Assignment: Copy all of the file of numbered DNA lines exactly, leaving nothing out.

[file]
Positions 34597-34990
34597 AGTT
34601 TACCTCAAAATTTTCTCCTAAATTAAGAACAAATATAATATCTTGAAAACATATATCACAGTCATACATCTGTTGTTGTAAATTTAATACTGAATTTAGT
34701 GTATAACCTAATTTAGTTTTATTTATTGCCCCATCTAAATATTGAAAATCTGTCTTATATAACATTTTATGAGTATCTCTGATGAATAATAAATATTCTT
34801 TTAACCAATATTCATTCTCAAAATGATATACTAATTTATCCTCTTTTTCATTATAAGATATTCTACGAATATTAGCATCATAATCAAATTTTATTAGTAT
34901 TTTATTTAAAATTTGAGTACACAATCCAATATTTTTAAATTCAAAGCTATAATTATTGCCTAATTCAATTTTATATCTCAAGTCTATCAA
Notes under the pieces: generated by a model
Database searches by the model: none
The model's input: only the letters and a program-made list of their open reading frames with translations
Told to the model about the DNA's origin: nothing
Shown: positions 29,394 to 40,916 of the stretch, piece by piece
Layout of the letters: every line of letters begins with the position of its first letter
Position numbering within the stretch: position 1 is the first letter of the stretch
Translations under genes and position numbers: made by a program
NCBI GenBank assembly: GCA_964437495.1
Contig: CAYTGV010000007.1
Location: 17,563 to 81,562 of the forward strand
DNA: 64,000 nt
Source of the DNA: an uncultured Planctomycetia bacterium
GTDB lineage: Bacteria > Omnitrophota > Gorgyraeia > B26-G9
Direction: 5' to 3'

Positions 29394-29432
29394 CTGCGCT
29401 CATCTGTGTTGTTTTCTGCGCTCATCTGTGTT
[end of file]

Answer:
Positions 34597-34990
34597 AGTT
34601 TACCTCAAAATTTTCTCCTAAATTAAGAACAAATATAATATCTTGAAAACATATATCACAGTCATACATCTGTTGTTGTAAATTTAATACTGAATTTAGT
34701 GTATAACCTAATTTAGTTTTATTTATTGCCCCATCTAAATATTGAAAATCTGTCTTATATAACATTTTATGAGTATCTCTGATGAATAATAAATATTCTT
34801 TTAACCAATATTCATTCTCAAAATGATATACTAATTTATCCTCTTTTTCATTATAAGATATTCTACGAATATTAGCATCATAATCAAATTTTATTAGTAT
34901 TTTATTTAAAATTTGAGTACACAATCCAATATTTTTAAATTCAAAGCTATAATTATTGCCTAATTCAATTTTATATCTCAAGTCTATCAA
Notes under the pieces: generated by a model
Database searches by the model: none
The model's input: only the letters and a program-made list of their open reading frames with translations
Told to the model about the DNA's origin: nothing
Shown: positions 29,394 to 40,916 of the stretch, piece by piece
Layout of the letters: every line of letters begins with the position of its first letter
Position numbering within the stretch: position 1 is the first letter of the stretch
Translations under genes and position numbers: made by a program
NCBI GenBank assembly: GCA_964437495.1
Contig: CAYTGV010000007.1
Location: 17,563 to 81,562 of the forward strand
DNA: 64,000 nt
Source of the DNA: an uncultured Planctomycetia bacterium
GTDB lineage: Bacteria > Omnitrophota > Gorgyraeia > B26-G9
Direction: 5' to 3'

Positions 29394-29432
29394 CTGCGCT
29401 CATCTGTGTTGTTTTCTGCGCTCATCTGTGTT